The Housing Chronicles Blog: On Remembering 9/11

Sunday, September 11, 2011

On Remembering 9/11

It's very easy for me to remember 9/11 for two reasons: besides the attacks in New York and at The Pentagon in 2001, it's always my younger brother's birthday. So for him, I'm sure, it's a bittersweet day -- one in which he celebrates his own birth today outside of Philadelphia, yet also can't forget the deaths of those in New York and Virginia as well as just 220 miles to the west, where United Airlines Flight 93 crashed to the ground near Stonycreek Township instead of into its intended target, the White House.

Two short months after 9/11/2001, I went to visit my older brother for Thanksgiving, who was living in mid-town Manhattan. While he personally didn't know anyone killed at the World Trade Center, he had in fact previously worked in the same section of The Pentagon that had been hit by the third plane.

I had been to NYC a few times before, but this time felt different -- quieter and more reflective. One afternoon, I felt compelled to take the subway down to visit Ground Zero, but neither my brother nor his fiance wanted to accompany me, so I went alone. Since the World Trade Center station was obviously closed, I deliberately chose a couple of stations earlier on the assumption that I'd have some time to get re-acquainted with Lower Manhattan at ground level before moving towards the site.

I was wrong. As I walked up from the subway steps to street level, I was greeted with the still-smoldering ruins of the collapsed buildings. But what I remember most is what I can only describe as the most depressing scent I've ever experienced before -- a combination of chemicals, smoke and death. It's something I hope to never smell again.

To shield the continuing recovery and salvage operation from public view, the city had installed solid plywood fencing around the entire site. For tourists hoping to grab a few shapshots of the carnage, on the fence the NYPD had stenciled "No Photos By Order of the NYPD" every few feet. I took no photos.

As I walked around the perimeter of the site, I noticed the damage to nearby buildings from falling debris -- a hole punched through the glass ceiling of a multi-story atrium here, a huge chunk of another building sliced off there. Throughout the area, family members and friends had posted hundreds of flyers with photos of potential victims and asking "Have You Seen Me?" on almost every available pole and bulletin board. Like the scent which hit me upon walking up from the subway station, this was a sight I would never forget.

Finally, near a wooden flatform area that had been quickly constructed as a sort of gathering place, there were multiple memorials to loved ones. It was at this point that I decided I had seen enough: I wasn't a local, and I had nothing to offer but my curiosity, so I returned to the subway station to return back to mid-town.

During the trip back, lost in my own thoughts, I had no doubt that the city would rebuild and the country would do whatever necessary to protect itself. Ten years later, although the physical and psychological wounds are taking time to heal, they are healing.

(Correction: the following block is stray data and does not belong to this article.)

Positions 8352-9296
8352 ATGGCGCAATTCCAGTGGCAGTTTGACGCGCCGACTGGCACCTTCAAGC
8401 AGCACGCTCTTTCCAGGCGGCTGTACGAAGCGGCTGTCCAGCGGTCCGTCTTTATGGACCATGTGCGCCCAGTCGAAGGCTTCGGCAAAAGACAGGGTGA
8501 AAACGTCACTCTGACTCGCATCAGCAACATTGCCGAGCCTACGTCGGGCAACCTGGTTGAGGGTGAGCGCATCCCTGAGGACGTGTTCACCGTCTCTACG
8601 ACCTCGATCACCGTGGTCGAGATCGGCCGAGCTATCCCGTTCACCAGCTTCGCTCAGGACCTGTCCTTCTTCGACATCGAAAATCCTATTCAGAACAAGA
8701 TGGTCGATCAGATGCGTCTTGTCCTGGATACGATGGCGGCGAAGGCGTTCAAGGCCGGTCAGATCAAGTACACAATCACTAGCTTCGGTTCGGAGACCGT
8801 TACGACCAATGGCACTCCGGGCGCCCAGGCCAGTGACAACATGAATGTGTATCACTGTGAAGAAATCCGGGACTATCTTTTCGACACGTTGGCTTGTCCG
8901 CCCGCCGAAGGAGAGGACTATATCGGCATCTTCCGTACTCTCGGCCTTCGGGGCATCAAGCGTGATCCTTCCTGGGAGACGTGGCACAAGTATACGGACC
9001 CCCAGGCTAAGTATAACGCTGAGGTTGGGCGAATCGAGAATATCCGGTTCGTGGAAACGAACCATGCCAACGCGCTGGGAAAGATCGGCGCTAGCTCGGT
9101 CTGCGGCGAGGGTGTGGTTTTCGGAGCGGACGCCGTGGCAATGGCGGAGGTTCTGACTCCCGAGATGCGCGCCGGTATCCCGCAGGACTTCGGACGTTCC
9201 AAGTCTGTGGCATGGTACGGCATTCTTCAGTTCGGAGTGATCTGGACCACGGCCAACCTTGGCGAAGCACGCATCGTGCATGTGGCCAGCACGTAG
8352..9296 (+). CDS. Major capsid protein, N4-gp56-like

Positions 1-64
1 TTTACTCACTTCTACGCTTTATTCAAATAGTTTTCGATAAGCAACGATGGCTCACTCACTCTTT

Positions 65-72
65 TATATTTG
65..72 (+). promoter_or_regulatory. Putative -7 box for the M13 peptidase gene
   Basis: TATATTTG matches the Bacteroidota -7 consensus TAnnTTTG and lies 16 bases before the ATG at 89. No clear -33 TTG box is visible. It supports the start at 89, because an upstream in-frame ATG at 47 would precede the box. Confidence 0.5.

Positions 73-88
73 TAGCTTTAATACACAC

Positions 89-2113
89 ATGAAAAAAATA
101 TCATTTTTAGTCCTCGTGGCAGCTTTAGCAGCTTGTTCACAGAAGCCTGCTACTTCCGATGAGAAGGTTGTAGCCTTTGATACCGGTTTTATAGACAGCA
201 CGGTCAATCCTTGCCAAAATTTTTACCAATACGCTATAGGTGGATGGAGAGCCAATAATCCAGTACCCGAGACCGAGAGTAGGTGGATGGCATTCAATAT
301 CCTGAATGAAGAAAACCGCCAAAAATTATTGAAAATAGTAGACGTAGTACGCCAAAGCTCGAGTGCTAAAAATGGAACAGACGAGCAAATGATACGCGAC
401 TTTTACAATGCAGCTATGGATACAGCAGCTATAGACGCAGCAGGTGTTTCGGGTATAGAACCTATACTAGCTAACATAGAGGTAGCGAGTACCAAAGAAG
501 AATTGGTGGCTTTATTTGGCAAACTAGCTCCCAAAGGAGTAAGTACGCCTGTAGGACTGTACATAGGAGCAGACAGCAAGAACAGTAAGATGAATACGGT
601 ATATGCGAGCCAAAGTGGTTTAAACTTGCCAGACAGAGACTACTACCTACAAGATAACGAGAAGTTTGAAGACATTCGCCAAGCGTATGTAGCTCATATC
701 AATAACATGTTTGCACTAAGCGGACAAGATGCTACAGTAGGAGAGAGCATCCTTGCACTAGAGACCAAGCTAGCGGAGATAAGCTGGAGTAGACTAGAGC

The current issue of "The Economist" has a great story on the recovery of Lower Manhattan that brought back these memories of my visit in November of 2001, but there is definitely some good news:

Some 14m square feet (1.3m square metres) of office space was damaged or destroyed and 65,000 jobs were lost or relocated. Hundreds of businesses closed, some permanently. Yet ten years on, the area is doing well. According to the Downtown Alliance, its vacancy rate is one of the lowest in the country. The volume of apartment sales has increased by 151% since 2003. The resident population has more than doubled, to 56,000, since 2001. Six new schools have opened there since 2009. Last year almost 10m tourists visited. Many stay at one of the 18 hotels in Lower Manhattan, three times the number in 2001. Though many companies fled in the first two years after the attacks, today there are more downtown than there were in 2001.

The biggest change is at the site itself. After years of construction delays and paralysis, One World Trade Centre, formerly known as “Freedom Tower”, now tops 80 floors. It is beginning to dominate the downtown skyline as the twin towers once did. Still two years from completion, when it will reach 104 storeys, 1m square feet of it is already leased to Condé Nast, a publishing company. The 9/11 museum, meanwhile, will not open till next September; but visitors to the site will soon be able to see two of the steel trident-shaped supports from the original building, which survived and have now been enclosed in the museum’s glass atrium. Seeing them for the first time since they were salvaged from the pulverised buildings is powerfully impressive. Visitors will also be able to see and touch the 70-foot (21.3-metre) underground wall that mercifully held back the Hudson River during the attacks...

You can read the the entire article by clicking here.

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